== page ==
Every living organism needs food, water, nutrients and minerals to survive. Similarly, plants also need food, water and nutrients to survive.
A type of tissue present in plants responsible for the conduction of food and water is Xylem. Xylem tissues transport minerals and water to all parts of the plant with the help of tracheary elements.
- Vessel elements are short, wide cells found in the xylem of angiosperms (flowering plants), which transport water and dissolved minerals from the roots to the rest of the plant and are connected end-to-end to continuous form tubes called vessels.
- Tracheids are elongated, tapering cells also found in the xylem but present in both angiosperms and gymnosperms (non-flowering plants), which serve a similar function as vessel elements but are less efficient due to their narrow shape and lack of direct connections.
- Both vessel elements and tracheids play a role in water and nutrient transport in plants. Still, vessel elements are exclusive to angiosperms and form more efficient continuous tubes, while tracheids are found in both angiosperms and gymnosperms but have a less efficient structure for transport.
Vessel Elements vs Tracheids
Vessel elements are specialized water-conducting cells arranged end-to-end to form a long, continuous pipe-like structure. Tracheids are longer and narrower water-conducting cells found in gymnosperms and angiosperms, but are less efficient at conducting water than vessel elements.
Vessels are the tissues in angiosperms for the conduction of minerals and water. These are tubular dead cells with thick walls. Vessels are highly developed tissues.
|Parameter of Comparison||Vessel Elements||Tracheids|
|Structure||Vessels have a tube-like structure, having a perforation present at the endplates that are either diagonal or transverse.||Tracheids also have a tube-like elongated structure but without perforation and tapering end walls.|
|Origin||Tracheids also have a tube-like elongated structure without perforation and tapering end walls.||Tracheids originate from a single individual cell.|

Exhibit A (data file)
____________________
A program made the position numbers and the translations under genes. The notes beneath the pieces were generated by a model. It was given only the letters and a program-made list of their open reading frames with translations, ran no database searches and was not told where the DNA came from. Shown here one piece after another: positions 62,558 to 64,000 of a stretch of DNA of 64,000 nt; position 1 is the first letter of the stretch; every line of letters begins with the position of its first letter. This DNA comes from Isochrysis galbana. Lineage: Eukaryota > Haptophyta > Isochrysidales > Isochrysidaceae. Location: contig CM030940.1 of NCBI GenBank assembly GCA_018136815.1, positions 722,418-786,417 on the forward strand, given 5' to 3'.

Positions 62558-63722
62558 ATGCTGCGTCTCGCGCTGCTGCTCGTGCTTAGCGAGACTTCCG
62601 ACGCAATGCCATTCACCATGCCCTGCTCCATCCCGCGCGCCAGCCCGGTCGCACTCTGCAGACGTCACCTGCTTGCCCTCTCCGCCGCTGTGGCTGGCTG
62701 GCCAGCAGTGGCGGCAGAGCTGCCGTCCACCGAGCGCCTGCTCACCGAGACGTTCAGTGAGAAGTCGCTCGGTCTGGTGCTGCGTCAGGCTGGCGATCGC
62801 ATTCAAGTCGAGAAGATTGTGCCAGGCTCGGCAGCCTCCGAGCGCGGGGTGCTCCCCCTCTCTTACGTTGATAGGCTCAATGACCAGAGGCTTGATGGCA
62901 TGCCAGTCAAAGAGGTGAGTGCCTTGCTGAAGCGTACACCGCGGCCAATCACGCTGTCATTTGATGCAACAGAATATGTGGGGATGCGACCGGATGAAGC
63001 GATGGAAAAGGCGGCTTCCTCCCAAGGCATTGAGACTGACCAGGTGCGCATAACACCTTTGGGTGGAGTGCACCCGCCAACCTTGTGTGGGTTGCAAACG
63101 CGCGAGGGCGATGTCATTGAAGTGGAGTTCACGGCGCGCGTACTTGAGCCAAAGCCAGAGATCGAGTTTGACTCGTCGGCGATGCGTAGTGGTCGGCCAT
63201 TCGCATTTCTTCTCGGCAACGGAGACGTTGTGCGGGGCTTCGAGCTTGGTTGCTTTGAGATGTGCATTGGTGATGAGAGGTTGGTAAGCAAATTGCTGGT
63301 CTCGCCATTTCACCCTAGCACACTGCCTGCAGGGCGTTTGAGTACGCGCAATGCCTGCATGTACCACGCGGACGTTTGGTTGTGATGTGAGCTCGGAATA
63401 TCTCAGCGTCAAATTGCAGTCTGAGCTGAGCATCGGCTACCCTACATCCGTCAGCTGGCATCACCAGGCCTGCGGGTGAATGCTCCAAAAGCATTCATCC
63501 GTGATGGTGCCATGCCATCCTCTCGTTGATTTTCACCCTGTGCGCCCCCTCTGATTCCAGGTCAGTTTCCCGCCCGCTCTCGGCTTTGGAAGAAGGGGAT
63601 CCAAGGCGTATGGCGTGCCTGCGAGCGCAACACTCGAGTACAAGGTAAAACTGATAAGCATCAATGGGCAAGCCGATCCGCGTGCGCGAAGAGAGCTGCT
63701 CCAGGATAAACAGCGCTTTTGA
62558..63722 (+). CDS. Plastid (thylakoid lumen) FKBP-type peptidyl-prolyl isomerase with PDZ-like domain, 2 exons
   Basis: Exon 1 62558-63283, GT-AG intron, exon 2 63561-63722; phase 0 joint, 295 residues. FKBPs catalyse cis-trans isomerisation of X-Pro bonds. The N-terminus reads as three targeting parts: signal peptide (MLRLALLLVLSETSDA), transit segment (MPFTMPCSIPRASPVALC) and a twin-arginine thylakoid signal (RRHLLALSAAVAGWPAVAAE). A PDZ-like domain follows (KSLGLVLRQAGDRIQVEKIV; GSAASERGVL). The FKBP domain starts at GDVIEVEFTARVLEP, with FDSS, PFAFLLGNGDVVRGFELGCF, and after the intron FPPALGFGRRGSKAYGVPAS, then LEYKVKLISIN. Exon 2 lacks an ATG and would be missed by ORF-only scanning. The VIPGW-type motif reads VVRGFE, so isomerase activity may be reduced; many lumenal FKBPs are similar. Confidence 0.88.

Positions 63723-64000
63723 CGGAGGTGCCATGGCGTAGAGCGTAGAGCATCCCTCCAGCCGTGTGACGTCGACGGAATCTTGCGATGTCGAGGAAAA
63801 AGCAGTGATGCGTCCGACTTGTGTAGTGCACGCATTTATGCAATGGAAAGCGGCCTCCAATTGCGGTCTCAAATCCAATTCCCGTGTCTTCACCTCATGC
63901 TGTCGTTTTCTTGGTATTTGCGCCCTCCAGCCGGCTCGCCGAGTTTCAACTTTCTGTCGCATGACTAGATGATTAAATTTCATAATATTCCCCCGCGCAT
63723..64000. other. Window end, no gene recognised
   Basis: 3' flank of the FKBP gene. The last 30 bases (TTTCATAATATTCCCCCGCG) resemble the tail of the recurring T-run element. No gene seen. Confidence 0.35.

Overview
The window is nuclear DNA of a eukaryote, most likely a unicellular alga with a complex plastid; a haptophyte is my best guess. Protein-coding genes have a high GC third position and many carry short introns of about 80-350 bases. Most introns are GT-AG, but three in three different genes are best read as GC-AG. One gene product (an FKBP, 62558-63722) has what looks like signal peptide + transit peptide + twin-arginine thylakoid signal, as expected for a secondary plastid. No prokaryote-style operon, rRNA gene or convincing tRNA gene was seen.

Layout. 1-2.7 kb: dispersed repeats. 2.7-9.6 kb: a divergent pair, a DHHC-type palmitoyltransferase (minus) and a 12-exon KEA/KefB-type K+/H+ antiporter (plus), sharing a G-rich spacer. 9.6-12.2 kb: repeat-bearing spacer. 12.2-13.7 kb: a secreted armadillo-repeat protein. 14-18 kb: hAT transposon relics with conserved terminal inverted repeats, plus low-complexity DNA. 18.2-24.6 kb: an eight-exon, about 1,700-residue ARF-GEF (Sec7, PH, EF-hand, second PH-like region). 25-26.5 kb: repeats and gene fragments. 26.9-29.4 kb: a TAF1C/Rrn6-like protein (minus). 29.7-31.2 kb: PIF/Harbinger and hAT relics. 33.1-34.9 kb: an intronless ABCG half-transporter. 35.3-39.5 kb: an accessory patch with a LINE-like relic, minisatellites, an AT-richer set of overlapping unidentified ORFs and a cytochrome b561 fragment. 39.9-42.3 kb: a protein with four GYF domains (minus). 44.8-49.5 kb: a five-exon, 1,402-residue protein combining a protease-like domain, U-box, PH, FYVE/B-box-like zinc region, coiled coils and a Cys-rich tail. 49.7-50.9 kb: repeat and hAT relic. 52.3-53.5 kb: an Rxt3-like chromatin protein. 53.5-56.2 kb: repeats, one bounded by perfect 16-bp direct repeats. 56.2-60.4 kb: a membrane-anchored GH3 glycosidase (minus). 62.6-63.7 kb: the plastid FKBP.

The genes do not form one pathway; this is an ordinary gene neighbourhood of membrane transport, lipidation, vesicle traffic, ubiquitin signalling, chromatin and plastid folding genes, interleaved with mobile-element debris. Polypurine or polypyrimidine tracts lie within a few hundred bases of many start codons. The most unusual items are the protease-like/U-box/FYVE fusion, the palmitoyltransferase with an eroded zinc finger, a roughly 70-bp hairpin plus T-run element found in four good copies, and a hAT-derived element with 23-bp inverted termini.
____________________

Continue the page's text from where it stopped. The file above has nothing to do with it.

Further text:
|Presence||Vessels are present in angiosperms only.||Tracheids are present in almost all vascular plants, such as Gymnosperms, Angiosperms and Pteridophytes.|
|Cell perforation||Vessels have a cell perforation present at the endplates.||There is no cell perforation present in tracheids.|
What are the Vessel Elements?
Vessel elements form the building block for water transportation in the plants. Vessels are a bundle of longitudinal cells packed together to form a tubular structure.
Vessels are present only in angiosperms, that is, in flowering plants. Vessels also provide strength to the plants. Vessels are broader and have thick walls.
The cross-section in vessels is circular. They have many small pits in them, which are circular. However, they have a low surface-to-volume ratio.
The presence of vessels is important for flowering plants and is said to be a key innovation. The functions and features of vessels make them advanced tissue.
What are Tracheids?
Vascular plants contain elongated cells to transport water and minerals; these cells are known as Tracheids. They also provide support to the plants, especially to the softwoods.
All vascular plants such as angiosperms, gymnosperms and ferns contain tracheids. Tracheids don’t have perforation, so they are not as efficient as vessels in transportation.
The cross-section in tracheids is polygonal. They have a small number of large pits. They also have a high surface-to-volume ratio; therefore, they tend to hold water against gravity without transpiration.
Tracheids are primitive cells; they are not as advanced as vessels. They do the same work as vessels but less efficiently.
Main Differences Between Vessel Elements and Tracheids
- Vessels have a low surface-to-volume ratio, while tracheids have a high surface-to-volume ratio.
- Vessels are known as advanced cells, while tracheids are known as primitive cells.
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Emma Smith holds an MA degree in English from Irvine Valley College. She has been a Journalist since 2002, writing articles on the English language, Sports, and Law. Read more about me on her bio page.